So here's how to do this. Create a list of your top ten to twenty-five collaborators and referral partners, and then opt in to get on their email list. Now, this can be people already in your network, or this can be using the Summit Giveaway and even podcasts. You can find information by listening and looking at podcast pages as well. So you get onto their email list. This shows your support and you can easily reply to an email as a nurture point, just like we talked about on doing with qualifying your prospects. Because remember, who isn't reading email replies from their own weekly email that they send out to their list? No one. It's an easy way to keep up to date with what they've been up to, and you may even find ways you can support or promote them through inviting them to a live stream swap or to speak on the topic to your clients, et cetera.

[18:31] Carmen Reed-Gilkison: Yeah, there's so much you can do. I hope that this is creating some light bulb moments for you guys because, honestly, I think it's one of the most undervalued things in people's lives is their email inbox. We always hear people cursing it out, and now you know that you can look at it in a completely different way. But let's talk about how do you make this work because we can't just subscribe to everything, right? And we want to make sure we've got the right things. If you're on a bunch of lists that don't give you value, then it's not going to work. So we need to learn how to curate your inbox. And this is comprised of being intentional about whose lists you're on. And Deirdre gave you some great examples there; prospects and referral and collaboration partner lists. Anyone that you are interested in learning from or potentially working with or who serves the same audience that you do but is not a competitor. 

Those are great for referrals and collaborations, but also you want to get on some of your competitors, your competition's email list because you want to learn what your competitors are doing and how they nurture their audience. And I don't know if people think about this very often, but that is a great thing to be doing as well because if you have a competitor in your industry, well, they potentially, if they're a qualified competitor, they're someone who does the same thing. They are speaking to your audience as well. We don't ever want to take the information and plagiarize it or copy it, but we want to use what we learn from the research in our inbox as inspiration, jumping-off points, ideas, and AHA moments to get our creative juices flowing and create our own thing. Because we don't stand out when we copy others. We stand out when we take a concept and make it our own. And so that's what we're talking about here.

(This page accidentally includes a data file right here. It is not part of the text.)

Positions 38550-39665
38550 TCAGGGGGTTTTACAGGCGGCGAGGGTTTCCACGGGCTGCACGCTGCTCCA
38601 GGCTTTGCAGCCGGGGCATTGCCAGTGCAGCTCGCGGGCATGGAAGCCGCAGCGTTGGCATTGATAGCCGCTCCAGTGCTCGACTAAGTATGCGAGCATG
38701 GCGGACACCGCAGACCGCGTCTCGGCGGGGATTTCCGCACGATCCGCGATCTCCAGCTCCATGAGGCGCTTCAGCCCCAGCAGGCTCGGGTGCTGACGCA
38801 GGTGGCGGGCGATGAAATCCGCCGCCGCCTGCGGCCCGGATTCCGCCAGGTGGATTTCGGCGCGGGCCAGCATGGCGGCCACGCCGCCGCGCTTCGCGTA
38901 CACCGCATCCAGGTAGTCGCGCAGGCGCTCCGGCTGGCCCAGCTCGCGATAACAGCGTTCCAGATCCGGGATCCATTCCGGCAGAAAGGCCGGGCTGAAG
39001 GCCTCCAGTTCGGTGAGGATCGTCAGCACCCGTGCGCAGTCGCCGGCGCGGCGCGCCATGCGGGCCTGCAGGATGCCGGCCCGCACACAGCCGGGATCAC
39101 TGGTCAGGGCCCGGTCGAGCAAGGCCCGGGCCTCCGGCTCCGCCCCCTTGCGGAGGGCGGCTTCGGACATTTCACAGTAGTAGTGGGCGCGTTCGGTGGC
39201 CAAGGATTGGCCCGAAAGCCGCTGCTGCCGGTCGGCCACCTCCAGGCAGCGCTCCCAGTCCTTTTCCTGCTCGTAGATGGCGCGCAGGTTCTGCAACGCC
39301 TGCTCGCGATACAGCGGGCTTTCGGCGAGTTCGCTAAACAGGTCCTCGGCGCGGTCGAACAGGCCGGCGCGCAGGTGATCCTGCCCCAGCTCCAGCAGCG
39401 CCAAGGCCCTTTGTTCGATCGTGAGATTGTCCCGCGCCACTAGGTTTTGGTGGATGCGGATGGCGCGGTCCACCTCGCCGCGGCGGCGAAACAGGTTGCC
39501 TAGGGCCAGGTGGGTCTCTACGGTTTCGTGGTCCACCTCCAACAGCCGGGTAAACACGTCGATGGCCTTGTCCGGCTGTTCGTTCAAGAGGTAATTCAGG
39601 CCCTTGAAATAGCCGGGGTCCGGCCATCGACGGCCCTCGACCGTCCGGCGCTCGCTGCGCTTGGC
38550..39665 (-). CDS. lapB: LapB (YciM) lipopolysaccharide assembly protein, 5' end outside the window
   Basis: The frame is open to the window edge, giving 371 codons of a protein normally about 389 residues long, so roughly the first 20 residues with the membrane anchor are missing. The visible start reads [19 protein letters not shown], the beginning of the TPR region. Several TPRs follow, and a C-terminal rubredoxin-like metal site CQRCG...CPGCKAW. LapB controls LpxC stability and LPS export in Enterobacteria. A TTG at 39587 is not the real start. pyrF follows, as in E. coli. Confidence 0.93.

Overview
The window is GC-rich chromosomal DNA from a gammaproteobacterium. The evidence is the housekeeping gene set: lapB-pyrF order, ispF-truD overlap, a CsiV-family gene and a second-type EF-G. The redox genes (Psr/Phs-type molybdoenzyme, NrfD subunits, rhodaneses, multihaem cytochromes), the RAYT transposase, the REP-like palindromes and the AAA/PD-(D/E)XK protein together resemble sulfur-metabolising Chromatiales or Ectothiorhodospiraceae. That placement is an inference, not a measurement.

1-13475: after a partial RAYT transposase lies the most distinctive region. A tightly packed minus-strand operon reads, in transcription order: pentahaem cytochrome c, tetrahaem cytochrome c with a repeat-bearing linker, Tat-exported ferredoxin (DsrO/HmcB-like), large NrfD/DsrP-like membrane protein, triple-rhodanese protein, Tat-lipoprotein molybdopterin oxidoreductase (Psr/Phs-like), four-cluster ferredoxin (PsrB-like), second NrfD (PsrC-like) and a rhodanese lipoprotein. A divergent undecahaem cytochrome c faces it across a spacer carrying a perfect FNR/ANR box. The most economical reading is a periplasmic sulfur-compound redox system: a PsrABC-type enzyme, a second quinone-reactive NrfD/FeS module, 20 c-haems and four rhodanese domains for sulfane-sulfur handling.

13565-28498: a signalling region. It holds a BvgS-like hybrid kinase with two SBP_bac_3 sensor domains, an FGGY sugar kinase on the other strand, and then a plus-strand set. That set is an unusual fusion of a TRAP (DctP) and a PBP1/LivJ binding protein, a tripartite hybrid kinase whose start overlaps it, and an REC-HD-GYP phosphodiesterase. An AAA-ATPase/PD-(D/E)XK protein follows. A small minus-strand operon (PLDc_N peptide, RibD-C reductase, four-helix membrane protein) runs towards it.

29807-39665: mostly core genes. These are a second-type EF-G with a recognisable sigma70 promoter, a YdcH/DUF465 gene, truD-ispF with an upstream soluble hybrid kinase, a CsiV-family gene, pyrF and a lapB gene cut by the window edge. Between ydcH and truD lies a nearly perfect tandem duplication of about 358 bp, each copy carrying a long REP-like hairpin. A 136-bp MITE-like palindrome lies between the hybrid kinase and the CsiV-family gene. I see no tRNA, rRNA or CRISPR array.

You also want to be on lists of experts in your industry, right? People that you want to work with or who you know have gotten to where you want to be, and they're most likely to give you the gold nuggets, right? So it's someone that maybe if you're like Deirdre and I, we kind of map out who do we want to be our next coach when we're ready for a coach, who would we love to work with, who do we want to learn from, who are we willing to pay to learn from? And so we get on their list, and then we can watch and get nurtured in between now and when we're ready. And that's what you want to do.

Then there are prospects, as Deirdre said. So if you get on the email list of potential prospects, people that you want to work with, if this is again business to business, so they would have to be a business who's sending out an email, but you get a better idea of who they are, what they stand for, and where you can help. As Deirdre related in the story that she told just a minute ago. Another great thing to look out for is national or international associations. So these associations relay general industry information that helps keep you in the know, and it could be specific to life coaches if there's a life coaching international, or it could be things that we all are interested in as online marketers, like Social Media Examiner. That's one of the ones that I subscribe to on every single email that I have because I have multiple inboxes. But they're great because they are keeping up with the trends of social media marketing, so I don't have to, right? So if something interesting comes out, I can look and see what's going on and that keeps me in the know. And then if it's something that I keep seeing, then it maybe gets elevated to the level of Deirdre, and I might talk about it on the podcast, or we might do a live learning, a weekly live learning on that topic, but you're not going to know. And as a solopreneur, which most people are, that we work with, you can't possibly know everything, right? But the cool thing is when you curate your inbox; you are saying, okay, these are the kind of things I need to know, this is the kind of things I want to see, these are the people I want to follow, and those are the lists that you get on, and it saves so much time.